If you’d like to get a dictionary or lexicon of all these philosophical words used in Catholic theology, please download my book (for free), Thomas Aquinas in 50 Pages (top right corner of taylormarshall.com).

Ontological or Debt/Law?

Salvation is ontological (the elevation of our human nature) and entails Christ transforming us “in Him” into “new creations.” We partake of the divine nature of Christ through His humanity. The hypostatic union becomes the bridge by which we partake of the divine nature. We are deified and in the Beatific Vision, Thomas Aquinas teaches that we will become “deiform” while remaining human and creatures.

So yes, ontological all the way. Catholics (like the Eastern Orthodox) teach that salvation is chiefly a transformation and elevation of human nature.

However, Scripture is replete of examples also discussing salvation in terms of both law and debt/remission.

It’s true Protestants focus almost solely on legal/forensic categories and hence Catholics tend to move away from them. This is a mistake on the Catholic’s part.

We are “freed from the law”. We are “justified” (legal term). Our debts are paid. The jubilee remission of debts is inaugurated by Christ.

Our terms “remission” and “redemption” (to buy back) are financial terms.

The Greek word for “redemption” is strongly legal and financial: ἀπολύτρωσις. It literally means “buying back from, re-purchasing, winning back what was previously forfeited.”

Saint Paul repeatedly refers to how the baptized have been “purchased” by the blood of Christ: “you were bought with a price” (1 Cor 6:20).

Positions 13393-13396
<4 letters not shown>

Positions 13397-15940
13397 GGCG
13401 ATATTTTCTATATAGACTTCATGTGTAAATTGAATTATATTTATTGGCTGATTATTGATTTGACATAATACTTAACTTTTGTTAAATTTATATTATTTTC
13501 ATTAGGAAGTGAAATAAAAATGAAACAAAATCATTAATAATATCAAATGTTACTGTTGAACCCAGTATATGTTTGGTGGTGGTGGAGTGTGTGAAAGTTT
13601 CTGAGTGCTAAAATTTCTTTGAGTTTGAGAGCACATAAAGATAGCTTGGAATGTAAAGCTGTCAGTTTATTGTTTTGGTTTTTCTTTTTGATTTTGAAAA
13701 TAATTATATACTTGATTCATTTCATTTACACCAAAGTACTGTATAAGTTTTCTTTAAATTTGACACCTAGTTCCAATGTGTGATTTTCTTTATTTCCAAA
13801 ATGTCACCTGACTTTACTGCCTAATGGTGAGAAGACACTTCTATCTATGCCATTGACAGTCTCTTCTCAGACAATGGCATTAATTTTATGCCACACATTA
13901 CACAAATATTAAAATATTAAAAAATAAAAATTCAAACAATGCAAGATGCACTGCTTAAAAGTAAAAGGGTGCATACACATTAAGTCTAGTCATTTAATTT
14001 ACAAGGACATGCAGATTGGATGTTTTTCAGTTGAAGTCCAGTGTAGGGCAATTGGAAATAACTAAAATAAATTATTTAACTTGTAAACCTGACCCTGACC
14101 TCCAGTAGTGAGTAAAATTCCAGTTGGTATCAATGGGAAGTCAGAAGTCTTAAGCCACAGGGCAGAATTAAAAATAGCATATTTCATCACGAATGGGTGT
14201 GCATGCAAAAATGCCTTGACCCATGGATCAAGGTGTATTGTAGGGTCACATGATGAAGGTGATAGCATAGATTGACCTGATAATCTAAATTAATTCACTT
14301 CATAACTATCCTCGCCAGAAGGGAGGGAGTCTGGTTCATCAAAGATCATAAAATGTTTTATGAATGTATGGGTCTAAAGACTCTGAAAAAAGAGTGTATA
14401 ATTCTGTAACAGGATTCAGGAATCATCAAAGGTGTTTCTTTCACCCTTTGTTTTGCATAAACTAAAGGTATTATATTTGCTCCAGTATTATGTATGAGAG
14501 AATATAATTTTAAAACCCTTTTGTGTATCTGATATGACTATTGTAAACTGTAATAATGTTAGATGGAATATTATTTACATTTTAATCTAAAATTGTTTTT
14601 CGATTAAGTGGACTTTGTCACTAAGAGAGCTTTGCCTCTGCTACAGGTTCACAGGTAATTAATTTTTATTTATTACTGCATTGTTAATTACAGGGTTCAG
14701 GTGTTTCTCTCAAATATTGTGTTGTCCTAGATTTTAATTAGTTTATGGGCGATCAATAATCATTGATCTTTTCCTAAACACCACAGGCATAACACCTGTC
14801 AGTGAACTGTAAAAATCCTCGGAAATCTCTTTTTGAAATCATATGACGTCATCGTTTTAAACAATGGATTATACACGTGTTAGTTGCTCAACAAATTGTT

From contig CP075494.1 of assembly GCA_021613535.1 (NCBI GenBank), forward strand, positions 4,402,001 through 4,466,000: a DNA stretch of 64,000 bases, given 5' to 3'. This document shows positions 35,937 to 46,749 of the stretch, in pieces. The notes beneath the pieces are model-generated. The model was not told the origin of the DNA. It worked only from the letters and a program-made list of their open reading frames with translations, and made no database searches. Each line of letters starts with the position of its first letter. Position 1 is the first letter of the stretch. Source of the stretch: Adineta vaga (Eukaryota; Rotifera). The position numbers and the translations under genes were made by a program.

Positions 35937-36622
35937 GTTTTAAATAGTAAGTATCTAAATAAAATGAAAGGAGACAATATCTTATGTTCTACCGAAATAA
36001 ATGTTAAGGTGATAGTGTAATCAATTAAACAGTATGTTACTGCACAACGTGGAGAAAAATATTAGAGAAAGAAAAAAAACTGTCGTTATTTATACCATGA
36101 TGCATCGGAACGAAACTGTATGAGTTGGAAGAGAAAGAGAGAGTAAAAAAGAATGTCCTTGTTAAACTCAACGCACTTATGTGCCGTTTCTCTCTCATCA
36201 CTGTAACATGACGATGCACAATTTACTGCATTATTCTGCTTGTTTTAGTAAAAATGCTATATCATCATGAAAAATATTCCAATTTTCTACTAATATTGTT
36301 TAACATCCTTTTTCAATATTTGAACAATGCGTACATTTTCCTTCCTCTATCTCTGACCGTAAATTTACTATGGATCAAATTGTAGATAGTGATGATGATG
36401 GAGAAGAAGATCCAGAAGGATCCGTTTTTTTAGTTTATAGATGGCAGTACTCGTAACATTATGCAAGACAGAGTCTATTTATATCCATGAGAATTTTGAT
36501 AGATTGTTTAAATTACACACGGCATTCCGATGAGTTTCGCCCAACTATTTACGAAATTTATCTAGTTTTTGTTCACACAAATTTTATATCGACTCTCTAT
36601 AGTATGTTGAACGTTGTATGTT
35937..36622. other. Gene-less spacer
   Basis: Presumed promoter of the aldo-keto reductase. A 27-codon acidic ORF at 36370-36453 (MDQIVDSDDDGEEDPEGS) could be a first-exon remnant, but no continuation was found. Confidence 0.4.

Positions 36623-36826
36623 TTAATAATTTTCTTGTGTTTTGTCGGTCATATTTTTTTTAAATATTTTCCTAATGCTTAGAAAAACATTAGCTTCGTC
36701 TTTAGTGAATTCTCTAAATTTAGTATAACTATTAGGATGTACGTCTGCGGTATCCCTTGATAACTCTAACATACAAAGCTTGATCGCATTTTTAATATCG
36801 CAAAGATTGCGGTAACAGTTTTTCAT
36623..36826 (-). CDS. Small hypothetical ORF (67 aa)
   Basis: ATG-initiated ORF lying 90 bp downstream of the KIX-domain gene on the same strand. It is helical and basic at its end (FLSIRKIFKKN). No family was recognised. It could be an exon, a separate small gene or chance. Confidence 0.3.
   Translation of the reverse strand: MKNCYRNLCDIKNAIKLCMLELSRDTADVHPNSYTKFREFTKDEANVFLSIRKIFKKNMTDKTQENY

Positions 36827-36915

Christ Himself uses money examples as an analogy of sin remission: “And out of pity for him the lord of that servant released him and forgave him the debt” (Matthew 18:27). “So, summoning his master’s debtors one by one, he said to the first, ‘How much do you owe my master?’” (Luke 16:5). “And forgive us our debts, As we also have forgiven our debtors” (Matthew 6:12).

It’s not either ontological or legal/debt. It’s all. It’s both/and.

Thomism on Nature and Law

As a Thomist, I would go on to say that all true law (lex) must necessarily based on being (esse). In fact, if a law does not conform to being (natural law), according to Thomas it is not a law at all.

This is why Thomas divides history and covenants into three epochs: Natural Law (Adam to Moses), Old Law (Moses to Christ), and New Law (Christ till Parousia).

For him “New Law” is just another way of saying “New Creation.” Law and ontology are parallel.

You can leave a comment by clicking here.

Godspeed,
Dr Taylor Marshall

St Joseph as Hidden Tekton King: Exploring the Davidic Identity of Joseph

Saint Joseph as Aragorn from Lord of the Rings

In a previous post, we discussed how Saint Joseph is described in the original Greek New Testament as a τέκτων or “tekton,” which is usually translated as “carpenter,” but it is better translated as “artisan.” A tekton is anyone involved in physical construction and repair. Joseph may have worked with stone, wood, metal, cement, clay, and other substances. The words “technology” and “architecture” are related to the Indo-European root for tekton.

I’m going to argue that “tekton” means more than carpenter, and that it signifies Saint Joseph as a “Master Builder” like his forefathers King David and King Solomon. So let’s go…